This one hit them like a ton of bricks. Faces were frozen with befuddled looks. A lengthy silence ensued, and then Eric, the contract team’s Scrum Master, spoke out in a partially irritated voice: “Purpose is the reason we do things. There’s no right or wrong. It just is.”
I nodded, acknowledging his statement. Another prolonged silence overtook the group. Then Eric continued, increasingly irritated by the question: “What are you getting at? I mean, how can you verify purpose when you develop? The teams just do what’s written in the stories, that’s it! No need to overthink!”
At this point, I started worrying about my understanding of purpose. Then, I reminded myself that they were the ones who had chosen the subject the previous week.
“Why did you guys want to address purpose in this meeting?”, I retorted.
Another silence filled the room for what seemed like more than fifteen minutes. Being very patient by nature, I decided to wait this one out.
Mary, the finance ledger team’s Scrum Master, shyly proposed the theory that: “Maybe there’s a feeling that the teams are simply developing what’s being asked of them and that they see no real purpose to it.”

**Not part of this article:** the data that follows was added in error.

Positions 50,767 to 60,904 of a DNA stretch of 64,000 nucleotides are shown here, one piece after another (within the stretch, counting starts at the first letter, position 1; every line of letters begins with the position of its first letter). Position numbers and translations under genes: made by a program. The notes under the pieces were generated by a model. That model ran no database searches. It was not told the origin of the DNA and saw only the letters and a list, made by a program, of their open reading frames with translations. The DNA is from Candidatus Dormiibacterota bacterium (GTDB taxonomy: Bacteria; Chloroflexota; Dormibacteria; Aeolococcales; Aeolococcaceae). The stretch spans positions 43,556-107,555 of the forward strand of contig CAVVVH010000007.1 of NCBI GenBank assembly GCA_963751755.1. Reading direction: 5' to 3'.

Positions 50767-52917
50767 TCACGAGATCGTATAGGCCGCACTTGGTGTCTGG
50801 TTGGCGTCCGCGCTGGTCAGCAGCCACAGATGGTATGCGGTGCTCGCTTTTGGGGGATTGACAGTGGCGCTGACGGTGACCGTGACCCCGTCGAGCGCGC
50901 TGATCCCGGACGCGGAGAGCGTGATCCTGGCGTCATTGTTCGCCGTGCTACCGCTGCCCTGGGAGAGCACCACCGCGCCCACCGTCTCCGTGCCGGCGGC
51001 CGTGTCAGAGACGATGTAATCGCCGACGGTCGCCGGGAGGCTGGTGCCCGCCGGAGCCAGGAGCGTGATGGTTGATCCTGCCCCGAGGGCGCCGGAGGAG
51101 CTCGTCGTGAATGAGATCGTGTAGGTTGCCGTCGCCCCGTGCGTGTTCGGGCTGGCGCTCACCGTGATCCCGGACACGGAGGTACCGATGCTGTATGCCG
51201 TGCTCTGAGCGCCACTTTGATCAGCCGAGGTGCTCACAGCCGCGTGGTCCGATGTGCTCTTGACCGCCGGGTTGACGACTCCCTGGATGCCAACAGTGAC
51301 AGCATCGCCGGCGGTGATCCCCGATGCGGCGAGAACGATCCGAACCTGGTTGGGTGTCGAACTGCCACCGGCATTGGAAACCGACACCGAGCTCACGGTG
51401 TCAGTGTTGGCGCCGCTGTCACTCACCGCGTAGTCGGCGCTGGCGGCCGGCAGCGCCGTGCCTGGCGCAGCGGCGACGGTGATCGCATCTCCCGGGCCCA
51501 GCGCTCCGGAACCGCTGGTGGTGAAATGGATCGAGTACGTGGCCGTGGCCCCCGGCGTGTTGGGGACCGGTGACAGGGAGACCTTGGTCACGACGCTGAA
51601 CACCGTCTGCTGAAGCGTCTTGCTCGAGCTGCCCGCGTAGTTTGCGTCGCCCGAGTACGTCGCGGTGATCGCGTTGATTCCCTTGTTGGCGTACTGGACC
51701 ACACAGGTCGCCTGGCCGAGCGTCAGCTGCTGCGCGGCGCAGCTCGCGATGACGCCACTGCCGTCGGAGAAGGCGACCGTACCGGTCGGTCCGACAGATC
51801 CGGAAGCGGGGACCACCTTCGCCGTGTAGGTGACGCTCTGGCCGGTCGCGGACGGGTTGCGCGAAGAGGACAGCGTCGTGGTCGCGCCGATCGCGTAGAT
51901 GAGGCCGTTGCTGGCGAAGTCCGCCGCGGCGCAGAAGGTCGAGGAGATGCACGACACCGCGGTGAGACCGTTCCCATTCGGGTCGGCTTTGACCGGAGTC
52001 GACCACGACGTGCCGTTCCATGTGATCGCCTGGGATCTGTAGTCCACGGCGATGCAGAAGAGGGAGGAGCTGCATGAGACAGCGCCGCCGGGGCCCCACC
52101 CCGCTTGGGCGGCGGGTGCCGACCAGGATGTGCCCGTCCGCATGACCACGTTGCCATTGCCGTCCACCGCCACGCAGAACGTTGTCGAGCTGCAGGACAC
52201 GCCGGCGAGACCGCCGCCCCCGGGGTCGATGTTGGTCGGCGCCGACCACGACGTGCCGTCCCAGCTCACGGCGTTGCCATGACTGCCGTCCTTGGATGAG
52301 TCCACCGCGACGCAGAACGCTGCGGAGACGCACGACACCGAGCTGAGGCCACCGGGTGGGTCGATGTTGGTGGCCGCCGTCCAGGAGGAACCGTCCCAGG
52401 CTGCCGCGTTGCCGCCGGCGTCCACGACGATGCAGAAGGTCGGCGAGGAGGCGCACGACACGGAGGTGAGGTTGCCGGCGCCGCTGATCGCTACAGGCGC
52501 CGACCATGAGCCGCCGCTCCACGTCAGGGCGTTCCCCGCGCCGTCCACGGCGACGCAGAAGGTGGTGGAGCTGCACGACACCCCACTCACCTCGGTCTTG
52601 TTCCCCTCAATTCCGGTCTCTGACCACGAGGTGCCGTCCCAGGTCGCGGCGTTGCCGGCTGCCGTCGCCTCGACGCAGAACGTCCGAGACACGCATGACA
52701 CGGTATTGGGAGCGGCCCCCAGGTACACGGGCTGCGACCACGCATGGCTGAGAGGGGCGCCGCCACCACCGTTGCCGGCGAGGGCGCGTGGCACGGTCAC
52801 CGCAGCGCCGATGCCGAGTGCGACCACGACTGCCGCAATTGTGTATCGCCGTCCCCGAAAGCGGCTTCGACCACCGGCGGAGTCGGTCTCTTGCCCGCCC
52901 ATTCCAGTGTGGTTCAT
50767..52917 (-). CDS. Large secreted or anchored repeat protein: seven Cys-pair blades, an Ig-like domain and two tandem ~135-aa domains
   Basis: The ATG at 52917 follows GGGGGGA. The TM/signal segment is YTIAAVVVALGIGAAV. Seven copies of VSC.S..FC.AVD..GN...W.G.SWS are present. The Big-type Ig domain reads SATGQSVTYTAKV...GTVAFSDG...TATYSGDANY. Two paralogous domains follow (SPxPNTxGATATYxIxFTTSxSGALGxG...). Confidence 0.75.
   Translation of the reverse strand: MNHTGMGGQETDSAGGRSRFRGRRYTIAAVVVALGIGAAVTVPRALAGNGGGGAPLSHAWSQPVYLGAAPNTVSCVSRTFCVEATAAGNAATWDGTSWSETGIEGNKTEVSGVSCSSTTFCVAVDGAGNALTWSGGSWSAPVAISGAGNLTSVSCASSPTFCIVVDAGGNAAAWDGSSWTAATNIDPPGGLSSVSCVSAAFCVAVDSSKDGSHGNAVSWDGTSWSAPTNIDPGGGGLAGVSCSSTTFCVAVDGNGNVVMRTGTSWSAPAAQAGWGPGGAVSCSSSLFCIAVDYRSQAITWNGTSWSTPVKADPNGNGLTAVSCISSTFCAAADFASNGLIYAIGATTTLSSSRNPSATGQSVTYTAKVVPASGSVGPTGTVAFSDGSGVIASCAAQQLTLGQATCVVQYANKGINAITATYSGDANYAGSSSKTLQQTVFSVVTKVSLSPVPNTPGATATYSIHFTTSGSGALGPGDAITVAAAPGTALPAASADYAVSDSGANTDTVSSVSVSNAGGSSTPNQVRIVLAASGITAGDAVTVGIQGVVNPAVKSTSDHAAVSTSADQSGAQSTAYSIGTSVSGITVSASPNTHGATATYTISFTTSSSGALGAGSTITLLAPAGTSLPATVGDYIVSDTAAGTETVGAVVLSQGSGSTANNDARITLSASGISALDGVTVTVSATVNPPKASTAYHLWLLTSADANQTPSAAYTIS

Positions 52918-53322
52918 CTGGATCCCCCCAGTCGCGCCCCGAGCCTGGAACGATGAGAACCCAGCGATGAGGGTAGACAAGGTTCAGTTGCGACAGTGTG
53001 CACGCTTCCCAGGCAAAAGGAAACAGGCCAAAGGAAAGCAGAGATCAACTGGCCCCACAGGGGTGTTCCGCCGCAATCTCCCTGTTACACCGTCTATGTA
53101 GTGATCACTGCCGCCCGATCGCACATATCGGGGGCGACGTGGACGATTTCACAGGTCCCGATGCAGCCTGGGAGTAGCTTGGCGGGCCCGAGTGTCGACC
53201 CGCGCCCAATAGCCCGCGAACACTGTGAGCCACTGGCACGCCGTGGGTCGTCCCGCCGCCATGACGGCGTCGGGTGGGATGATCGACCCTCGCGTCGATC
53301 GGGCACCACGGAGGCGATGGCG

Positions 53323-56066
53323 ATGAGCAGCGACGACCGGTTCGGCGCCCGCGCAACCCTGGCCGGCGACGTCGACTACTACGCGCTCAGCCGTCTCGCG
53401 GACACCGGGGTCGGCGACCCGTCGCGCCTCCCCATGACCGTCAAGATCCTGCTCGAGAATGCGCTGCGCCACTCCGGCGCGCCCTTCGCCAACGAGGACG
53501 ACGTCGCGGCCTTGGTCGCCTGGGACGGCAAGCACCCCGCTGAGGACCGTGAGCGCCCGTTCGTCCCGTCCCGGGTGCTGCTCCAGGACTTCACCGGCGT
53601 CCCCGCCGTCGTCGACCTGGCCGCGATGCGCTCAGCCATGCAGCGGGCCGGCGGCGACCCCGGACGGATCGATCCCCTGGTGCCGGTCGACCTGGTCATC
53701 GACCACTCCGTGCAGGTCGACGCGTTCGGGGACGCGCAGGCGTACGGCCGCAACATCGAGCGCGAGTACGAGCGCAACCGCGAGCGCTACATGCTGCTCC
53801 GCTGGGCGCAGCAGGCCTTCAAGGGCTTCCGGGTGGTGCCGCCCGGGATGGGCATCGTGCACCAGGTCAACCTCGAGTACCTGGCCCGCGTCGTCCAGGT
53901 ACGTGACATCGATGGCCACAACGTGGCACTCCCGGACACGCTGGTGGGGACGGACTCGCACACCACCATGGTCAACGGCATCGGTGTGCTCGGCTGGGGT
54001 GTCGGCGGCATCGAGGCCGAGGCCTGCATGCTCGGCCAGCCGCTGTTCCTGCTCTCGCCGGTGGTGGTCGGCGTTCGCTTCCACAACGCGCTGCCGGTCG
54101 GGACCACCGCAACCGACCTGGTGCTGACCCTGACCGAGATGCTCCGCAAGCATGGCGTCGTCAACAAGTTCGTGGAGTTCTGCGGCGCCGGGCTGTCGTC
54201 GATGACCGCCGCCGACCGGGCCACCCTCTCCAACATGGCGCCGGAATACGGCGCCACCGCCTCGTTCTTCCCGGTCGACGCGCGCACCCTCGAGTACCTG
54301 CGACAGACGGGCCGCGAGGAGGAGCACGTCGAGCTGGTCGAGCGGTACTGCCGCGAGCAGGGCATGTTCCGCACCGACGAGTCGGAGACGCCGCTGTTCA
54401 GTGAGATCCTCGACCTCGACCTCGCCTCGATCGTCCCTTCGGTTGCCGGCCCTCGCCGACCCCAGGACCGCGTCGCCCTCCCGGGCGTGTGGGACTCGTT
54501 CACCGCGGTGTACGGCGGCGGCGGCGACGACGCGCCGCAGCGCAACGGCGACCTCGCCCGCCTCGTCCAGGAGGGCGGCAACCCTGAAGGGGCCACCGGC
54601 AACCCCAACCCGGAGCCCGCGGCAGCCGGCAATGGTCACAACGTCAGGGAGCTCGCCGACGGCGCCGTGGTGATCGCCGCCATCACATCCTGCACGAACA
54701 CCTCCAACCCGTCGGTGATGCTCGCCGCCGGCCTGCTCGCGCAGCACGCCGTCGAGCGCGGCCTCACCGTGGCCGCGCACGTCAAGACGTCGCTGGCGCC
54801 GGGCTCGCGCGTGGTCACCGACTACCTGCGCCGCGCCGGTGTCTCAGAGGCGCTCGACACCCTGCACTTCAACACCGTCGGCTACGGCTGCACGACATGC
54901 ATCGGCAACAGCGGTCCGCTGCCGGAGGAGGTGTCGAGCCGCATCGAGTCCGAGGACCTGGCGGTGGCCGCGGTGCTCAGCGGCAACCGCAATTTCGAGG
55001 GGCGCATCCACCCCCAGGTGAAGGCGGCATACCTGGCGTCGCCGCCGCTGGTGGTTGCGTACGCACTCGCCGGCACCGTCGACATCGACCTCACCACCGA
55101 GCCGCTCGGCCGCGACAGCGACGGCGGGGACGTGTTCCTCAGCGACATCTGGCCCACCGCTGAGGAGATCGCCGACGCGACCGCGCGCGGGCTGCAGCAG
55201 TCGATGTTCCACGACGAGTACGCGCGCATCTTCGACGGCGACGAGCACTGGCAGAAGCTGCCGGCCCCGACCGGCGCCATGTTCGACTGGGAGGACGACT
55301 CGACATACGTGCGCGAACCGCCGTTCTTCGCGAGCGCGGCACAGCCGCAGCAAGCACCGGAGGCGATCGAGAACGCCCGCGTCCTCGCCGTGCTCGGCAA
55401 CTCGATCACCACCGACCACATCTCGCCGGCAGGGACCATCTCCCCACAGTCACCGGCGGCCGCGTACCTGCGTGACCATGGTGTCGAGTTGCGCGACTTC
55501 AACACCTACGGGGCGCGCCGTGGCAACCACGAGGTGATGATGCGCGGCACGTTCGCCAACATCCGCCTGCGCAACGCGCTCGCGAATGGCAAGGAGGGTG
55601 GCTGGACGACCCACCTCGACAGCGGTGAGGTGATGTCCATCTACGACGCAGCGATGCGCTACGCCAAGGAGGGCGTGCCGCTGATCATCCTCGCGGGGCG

“That’s the point! To do what you’re told to do,” replied Eric in a disconcerting manner.
Mary started replying with a bit of conviction: “I’m just saying that the teams feel they’re not involved in the process. Maybe they would engage more into what they’re doing if they were to develop with some kind of purpose in mind.”
“Mary, can you provide an example?”, I proposed.
She hesitated before answering. “Something like… I don’t know, like for example, if the purpose for this sprint’s development was to make Finance Ledger entries accessible and quick to access.”
“Do you really have to explicitly declare something like that? Isn’t that the premise of delivering value and quality in Agile?” interjected George.
“I guess so…”, said Mary. “But I think it’s not naturally retained in people’s thoughts. It gets lost in the habits and daily routine.”
“I see what you mean,” said Alex.
“Maybe there’s some value in reminding them the purpose of why they’re developing such and such,” he continued.